We want to believe “it will never happen to us”, but the fact is, disasters do happen. Sometimes on a small scale — a simple backup set can be restored quickly, with little or no harm done. But at other times, major disasters strike, and without a disaster recovery plan in place, the effect can be catastrophic. These events can cost organizations time, money, reputation and even their brand.
Disasters can come in the form of natural disasters, such as floods, fires, hurricanes, volcanoes, earthquakes, blizzards, among others. They can also be unnatural, due to poor change control, viruses, cyber-attacks, terrorist attacks, transportation strikes, etc. A business disaster can even be the result of a 3rd party service provider suffering an outage or failure including: ISPs, hosting companies and telcos.
In a 2016 survey by the Wall Street Journal, 40% of US companies did not have any form of disaster recovery (DR) plan in place. In a separate study of companies that experienced a major disaster that resulted in substantial business data loss, 43% never recovered or reopened, and 29% closed their doors within two years. It is estimated that for every $1 spent on DR planning, $4 are saved in recovery costs. In our technology driven world, DR planning is not optional — it’s essential.
Key steps and best practices for getting a DR plan in place
Let’s take a look at 4 of the key steps in developing a DR plan.
1. Staff training and chain of command
The very first step in developing a DR plan is assembling a DR team responsible for developing, executing and testing the plan. The effective execution of a DR plan requires a clear chain of command, ensuring that all staff understand exactly to whom they must report when disaster recovery is involved.
In conjunction with this, each staff member must be assigned their responsibilities and receive the appropriate training to execute their tasks effectively and efficiently. The better prepared the entire DR team is, the greater the odds are of successful recovery. It is important to note that IT systems are continuously evolving and are regularly being upgraded. This means that DR plans and specifically the staff responsibilities need to be updated regularly, as well.
2. Creating a disaster recovery protocol (DRP) document
There is the old saying: “Failing to plan is planning to fail” and this is exactly the train of thought behind creating a DRP document. It is a comprehensive document that details every component of the disaster recovery plan. This document should include:
- Network infrastructure documentation (including network diagrams & configurations)
- A list of all relevant people and service providers and their contact information
- Comprehensive lists of IT systems, prioritized based on vulnerability, criticality and amount of time each system can be down and the time required to recover each system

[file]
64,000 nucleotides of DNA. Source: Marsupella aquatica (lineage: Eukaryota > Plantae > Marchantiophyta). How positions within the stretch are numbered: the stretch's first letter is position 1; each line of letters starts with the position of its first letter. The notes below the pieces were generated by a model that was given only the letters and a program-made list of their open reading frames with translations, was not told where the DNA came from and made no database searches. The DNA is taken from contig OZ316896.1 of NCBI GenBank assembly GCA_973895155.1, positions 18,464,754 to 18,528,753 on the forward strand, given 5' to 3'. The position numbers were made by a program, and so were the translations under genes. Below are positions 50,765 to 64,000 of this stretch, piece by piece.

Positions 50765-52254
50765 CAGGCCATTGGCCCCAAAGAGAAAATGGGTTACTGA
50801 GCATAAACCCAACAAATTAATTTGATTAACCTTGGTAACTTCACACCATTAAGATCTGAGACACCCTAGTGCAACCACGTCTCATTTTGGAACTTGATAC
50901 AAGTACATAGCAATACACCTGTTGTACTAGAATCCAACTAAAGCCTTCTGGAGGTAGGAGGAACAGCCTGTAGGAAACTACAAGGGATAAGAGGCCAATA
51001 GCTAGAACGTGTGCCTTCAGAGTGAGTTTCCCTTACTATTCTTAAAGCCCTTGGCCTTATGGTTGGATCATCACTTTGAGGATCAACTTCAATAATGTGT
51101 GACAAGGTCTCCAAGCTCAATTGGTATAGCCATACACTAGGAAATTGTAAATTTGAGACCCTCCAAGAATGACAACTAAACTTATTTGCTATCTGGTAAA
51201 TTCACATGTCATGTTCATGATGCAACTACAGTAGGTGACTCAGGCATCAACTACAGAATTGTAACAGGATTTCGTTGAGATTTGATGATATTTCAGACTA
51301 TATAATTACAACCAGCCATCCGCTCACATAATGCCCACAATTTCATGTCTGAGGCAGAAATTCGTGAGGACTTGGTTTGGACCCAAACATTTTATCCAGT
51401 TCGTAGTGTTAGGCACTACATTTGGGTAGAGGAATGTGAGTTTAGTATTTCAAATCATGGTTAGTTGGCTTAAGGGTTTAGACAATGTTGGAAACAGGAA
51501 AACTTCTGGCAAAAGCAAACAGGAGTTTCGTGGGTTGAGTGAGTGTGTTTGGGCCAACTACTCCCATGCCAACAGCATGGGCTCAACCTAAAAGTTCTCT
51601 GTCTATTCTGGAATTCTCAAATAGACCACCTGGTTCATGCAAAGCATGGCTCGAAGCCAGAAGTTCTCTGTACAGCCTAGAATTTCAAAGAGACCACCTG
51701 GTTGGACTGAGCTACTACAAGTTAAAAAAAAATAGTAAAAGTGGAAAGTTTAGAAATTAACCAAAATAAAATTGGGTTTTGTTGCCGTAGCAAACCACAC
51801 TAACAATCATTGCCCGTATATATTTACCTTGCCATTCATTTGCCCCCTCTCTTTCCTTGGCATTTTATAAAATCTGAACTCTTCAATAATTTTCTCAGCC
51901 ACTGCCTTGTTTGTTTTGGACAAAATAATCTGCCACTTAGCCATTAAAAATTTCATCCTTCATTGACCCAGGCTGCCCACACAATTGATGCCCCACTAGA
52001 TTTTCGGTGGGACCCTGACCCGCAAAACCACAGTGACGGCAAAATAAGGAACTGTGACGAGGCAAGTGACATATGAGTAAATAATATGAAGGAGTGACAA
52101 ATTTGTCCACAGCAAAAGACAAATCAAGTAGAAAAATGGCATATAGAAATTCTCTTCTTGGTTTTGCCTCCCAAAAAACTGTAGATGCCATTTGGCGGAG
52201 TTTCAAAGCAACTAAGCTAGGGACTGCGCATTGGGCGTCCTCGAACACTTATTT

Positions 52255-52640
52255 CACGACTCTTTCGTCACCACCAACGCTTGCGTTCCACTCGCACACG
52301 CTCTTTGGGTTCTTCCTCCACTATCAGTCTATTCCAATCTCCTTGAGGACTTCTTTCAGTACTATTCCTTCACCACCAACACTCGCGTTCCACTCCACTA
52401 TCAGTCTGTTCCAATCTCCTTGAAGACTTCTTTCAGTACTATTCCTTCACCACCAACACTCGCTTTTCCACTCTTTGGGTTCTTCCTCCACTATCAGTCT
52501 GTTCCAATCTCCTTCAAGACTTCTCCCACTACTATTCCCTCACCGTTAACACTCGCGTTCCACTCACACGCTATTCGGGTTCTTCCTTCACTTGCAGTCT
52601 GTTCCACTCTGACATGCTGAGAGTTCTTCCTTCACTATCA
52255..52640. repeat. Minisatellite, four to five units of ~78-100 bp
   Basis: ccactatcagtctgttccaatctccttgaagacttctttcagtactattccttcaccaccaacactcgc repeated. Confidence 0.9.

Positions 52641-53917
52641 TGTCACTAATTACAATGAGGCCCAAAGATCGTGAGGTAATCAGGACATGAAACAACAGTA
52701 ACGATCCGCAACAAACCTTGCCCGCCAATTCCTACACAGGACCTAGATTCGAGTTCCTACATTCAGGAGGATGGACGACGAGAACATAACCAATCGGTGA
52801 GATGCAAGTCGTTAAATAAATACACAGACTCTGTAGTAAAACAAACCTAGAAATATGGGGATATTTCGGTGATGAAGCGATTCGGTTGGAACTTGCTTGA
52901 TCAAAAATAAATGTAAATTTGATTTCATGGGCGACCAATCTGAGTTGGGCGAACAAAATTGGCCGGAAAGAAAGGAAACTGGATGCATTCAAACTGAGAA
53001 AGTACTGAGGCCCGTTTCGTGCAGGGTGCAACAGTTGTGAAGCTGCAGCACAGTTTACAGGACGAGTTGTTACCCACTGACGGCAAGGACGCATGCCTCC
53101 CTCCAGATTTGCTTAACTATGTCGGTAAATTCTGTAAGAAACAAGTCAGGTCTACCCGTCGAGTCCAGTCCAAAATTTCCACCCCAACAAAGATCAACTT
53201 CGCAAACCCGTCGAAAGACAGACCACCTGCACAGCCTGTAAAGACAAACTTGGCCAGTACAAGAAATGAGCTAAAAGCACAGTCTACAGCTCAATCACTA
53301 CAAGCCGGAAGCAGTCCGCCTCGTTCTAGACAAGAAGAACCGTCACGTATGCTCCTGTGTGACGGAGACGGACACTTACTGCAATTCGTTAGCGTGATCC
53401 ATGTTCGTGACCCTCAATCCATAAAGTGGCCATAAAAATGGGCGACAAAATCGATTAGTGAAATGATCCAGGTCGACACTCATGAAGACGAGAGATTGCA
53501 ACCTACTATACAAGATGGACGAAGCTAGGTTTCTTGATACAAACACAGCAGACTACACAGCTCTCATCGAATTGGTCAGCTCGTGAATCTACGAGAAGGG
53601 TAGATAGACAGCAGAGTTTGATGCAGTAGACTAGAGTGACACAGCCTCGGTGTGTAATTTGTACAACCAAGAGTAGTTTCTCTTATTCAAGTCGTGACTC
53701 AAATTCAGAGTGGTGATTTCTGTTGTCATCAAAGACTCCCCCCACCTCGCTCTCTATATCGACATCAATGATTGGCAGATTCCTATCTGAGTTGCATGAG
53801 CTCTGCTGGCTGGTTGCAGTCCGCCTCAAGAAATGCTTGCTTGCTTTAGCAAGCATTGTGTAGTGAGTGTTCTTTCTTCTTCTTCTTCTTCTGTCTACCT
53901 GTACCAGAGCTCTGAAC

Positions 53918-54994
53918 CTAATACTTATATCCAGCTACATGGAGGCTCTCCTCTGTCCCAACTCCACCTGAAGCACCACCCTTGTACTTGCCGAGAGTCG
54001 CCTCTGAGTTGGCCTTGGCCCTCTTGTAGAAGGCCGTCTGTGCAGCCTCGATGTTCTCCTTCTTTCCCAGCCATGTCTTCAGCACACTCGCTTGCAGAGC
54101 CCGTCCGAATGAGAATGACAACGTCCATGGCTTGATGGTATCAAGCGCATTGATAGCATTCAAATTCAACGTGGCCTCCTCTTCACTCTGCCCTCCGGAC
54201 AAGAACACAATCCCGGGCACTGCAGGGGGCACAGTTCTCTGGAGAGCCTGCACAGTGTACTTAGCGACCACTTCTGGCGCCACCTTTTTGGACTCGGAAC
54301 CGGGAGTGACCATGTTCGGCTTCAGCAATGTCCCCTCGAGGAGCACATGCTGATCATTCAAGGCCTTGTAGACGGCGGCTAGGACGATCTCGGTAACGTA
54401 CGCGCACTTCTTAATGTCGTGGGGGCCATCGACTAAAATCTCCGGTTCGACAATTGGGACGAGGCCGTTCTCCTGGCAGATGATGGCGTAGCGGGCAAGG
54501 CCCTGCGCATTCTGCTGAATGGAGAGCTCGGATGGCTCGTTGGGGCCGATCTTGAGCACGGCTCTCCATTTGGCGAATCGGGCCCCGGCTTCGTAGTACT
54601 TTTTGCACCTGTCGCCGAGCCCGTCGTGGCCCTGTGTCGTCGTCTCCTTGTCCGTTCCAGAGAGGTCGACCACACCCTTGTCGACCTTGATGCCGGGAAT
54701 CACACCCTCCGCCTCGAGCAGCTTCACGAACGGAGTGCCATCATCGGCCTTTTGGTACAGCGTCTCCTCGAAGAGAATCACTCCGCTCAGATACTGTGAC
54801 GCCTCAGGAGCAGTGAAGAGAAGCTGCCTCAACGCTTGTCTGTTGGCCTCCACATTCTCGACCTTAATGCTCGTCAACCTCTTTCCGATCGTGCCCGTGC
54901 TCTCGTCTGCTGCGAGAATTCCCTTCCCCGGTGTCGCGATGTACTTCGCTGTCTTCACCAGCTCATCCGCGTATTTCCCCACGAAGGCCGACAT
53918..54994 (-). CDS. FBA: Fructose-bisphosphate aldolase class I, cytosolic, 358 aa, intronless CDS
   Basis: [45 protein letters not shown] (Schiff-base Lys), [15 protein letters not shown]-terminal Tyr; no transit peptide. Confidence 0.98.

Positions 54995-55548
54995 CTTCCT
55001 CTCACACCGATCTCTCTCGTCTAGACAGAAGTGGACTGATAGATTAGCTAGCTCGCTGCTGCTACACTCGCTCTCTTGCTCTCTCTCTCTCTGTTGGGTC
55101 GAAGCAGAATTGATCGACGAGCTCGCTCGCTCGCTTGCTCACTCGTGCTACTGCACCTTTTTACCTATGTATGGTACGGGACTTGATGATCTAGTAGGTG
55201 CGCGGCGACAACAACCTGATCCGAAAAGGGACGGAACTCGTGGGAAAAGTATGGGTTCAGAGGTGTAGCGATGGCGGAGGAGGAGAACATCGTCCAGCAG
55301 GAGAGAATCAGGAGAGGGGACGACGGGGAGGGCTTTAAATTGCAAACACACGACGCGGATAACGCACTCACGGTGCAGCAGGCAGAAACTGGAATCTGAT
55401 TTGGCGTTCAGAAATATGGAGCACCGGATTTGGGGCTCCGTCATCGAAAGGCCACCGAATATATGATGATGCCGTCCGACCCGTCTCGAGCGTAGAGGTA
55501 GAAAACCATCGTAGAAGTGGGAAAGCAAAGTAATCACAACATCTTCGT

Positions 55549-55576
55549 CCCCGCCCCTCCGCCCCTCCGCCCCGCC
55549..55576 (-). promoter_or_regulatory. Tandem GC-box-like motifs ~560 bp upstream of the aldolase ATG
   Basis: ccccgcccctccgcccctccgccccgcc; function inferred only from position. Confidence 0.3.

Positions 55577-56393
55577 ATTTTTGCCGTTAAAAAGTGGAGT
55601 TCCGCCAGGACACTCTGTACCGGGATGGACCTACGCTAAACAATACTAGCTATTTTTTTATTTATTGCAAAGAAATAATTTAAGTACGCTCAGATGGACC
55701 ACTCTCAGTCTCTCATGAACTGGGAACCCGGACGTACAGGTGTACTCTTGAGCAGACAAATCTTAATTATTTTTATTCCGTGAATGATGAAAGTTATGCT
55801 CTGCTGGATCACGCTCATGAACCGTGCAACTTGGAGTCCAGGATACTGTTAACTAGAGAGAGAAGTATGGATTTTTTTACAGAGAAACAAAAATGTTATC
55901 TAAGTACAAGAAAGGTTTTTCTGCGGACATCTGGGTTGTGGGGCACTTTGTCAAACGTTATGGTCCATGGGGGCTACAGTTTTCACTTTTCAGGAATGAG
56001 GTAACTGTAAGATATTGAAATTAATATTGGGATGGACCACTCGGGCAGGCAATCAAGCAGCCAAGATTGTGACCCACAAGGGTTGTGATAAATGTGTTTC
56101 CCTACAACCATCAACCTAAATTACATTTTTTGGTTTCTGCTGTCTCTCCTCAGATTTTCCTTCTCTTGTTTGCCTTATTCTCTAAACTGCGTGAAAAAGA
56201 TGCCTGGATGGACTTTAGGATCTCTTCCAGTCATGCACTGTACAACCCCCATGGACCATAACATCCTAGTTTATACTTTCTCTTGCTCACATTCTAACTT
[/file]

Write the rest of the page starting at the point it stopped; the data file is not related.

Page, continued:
- A set of operational procedures to be followed in the event of a disaster
- Establishing an emergency response team, including the training required to deal with contingencies
- Identifying vendor emergency response capabilities, including any SLAs that may be in place or required to implement the plan
- Results of dry-runs and tests of the DRP
3. Remote desktop access
Building disaster recovery centers with hundreds of seats for employees is no longer necessary. With cutting edge HTML5-based remote access solutions, organizations can grant employees access to their mission-critical applications in the event of a disaster.
Historically, remote desktop clients needed to be installed on the users’ PCs. Sometimes this also involved configuring separate VPNs for security. This approach made remote access complex and time-consuming. The last thing IT personnel need to be doing during a disaster situation is trying to support hundreds of users to configure their desktops.
With the latest browser-based remote access offerings, employees can easily access their office PCs from any desktop or mobile device. There is no need to install or configure client-side software or plug-ins. Users simply open their browser, login and continue working from anywhere in order to maintain business continuity.
This simple approach to employee access reduces the time, costs and overhead involved in other DR solutions. Moreover, with no data stored on the end-point device and all communications encrypted, browser-based remote access helps organizations to maximize data security.
4. Train, test, and test some more
Like an elite army unit, the more IT staff practice, the more efficient they become and the better equipped to deal with disaster situations. This is an area that is often neglected. Organizations invest time, money and effort into developing their business continuity plans and systems, but do not regularly test them to find gaps and make sure everyone knows what they need to do.
The importance of regular dry runs cannot be emphasized enough. These ensure that each stakeholder understands their roles and tasks, and can perform them instinctively when the time comes.
Your car comes equipped with a spare tire, jack and tools just in case you get a flat. Knowing how to access them and change your tire is part of dealing with the situation. Imagine being stranded only to discover that the jack is missing or the spare tire has a hole in it. Despite your best intentions, you’re still going to be stuck. It’s no different with a DR plan. You need to be prepared, have every component accounted for, and know exactly what to do to recover successfully.